background: linear-gradient(to bottom, black 50%, pink);


    Gradient Patterns

    Can I make patterns?

    You certainly can! You can create things like stripes and color blocking easily with CSS gradients by using specific types of measurements, along with some additional background specs.

    For color blocking, you'll want to set your first color's width, then the second color to the same width, telling the first color where to stop. This can be pixels, percentages, etc.

    background: linear-gradient(to right, black 30%, pink 30%);


    For stripes, you'll want to set your first color twice and your second color once, each with the measurement of how thick you want your first color to be. Then we use the background-size spec to set the width of the second color.

    background: linear-gradient(to right, black 1px, black 1px, pink 1px);
    background-size: 20px 100%;


    For horizontal stripes, we'll use the same method, but our background size will swap so that 100% is the width and 20px is the height instead.

    background: linear-gradient(to bottom, black 1px, black 1px, pink 1px);
    background-size: 100% 20px;


    At this point, you're probably wondering if you can make a grid, and the answer to that is also yes! We'll set our background color the standard way, and then use background-image for our gradient instead. From there, we'll combine two gradients by comma separating them to create our grid lines, and then set the background-size for how big we want the grid squares to be.

    background: pink;
    background-image: linear-gradient(to right, black 1px, transparent 1px), linear-gradient(to bottom, black 1px, transparent 1px);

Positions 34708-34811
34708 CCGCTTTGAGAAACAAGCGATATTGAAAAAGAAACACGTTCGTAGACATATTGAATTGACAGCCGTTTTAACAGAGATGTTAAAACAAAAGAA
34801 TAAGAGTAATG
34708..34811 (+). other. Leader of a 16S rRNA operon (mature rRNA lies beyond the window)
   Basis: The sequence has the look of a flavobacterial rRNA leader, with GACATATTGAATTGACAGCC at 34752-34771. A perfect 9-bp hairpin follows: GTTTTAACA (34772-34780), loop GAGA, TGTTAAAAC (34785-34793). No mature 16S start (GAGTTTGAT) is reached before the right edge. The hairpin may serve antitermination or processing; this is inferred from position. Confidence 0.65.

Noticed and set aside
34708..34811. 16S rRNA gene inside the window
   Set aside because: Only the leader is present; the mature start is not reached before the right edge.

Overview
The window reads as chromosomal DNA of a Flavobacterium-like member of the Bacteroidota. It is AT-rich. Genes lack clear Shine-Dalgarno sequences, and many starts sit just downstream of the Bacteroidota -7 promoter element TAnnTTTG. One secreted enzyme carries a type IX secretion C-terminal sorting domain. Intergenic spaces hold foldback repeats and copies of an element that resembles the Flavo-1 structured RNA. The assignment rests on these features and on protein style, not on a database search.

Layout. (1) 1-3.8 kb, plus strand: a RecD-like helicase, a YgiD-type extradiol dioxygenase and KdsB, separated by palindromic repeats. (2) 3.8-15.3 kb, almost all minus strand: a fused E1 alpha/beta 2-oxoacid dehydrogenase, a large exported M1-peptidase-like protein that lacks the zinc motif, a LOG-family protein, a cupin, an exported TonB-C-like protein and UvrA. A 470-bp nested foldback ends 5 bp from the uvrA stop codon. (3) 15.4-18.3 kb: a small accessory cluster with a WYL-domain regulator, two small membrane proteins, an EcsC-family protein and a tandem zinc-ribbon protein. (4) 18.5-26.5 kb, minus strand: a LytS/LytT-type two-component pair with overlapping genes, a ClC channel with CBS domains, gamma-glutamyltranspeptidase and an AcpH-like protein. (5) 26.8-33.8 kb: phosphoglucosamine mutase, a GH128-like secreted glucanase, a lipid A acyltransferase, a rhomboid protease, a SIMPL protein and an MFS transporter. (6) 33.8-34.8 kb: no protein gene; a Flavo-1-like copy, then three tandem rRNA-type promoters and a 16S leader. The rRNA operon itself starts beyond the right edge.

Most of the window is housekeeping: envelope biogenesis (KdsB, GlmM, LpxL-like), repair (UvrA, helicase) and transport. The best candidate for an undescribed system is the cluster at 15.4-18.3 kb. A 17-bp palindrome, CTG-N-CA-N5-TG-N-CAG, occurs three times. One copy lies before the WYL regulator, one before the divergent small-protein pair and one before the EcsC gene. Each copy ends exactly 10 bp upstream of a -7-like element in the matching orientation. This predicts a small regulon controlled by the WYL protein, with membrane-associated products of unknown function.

background-size: 20px 20px;


    Diagonal stripes are a bit different. You won't need to use background-size and we'll use a repeating-linear-gradient instead. The color pattern will be: starting color, where the starting color ends, where the next color begins, where the next color ends. So if you wanted 2px white stripes and 20px pink stripes, you'd have:

    background: repeating-linear-gradient(45deg, white, white 2px, pink 2px, pink 20px);


    Let's talk about using repeating-radial-gradient to create rings now. The color pattern will be the same as the last example: starting color, where the starting color ends, where the next color begins, where the next color ends. So if you wanted 10px white rings and 80px pink rings, you'd have:

    background: repeating-radial-gradient(circle, white, white 10px, pink 10px, pink 80px);


    You can read more about repeating-linear-gradient here and repeating-radial-gradient here since I've chosen not to go into extensive detail in this guide.

    Combining gradients & images

    How to use a CSS gradient with an image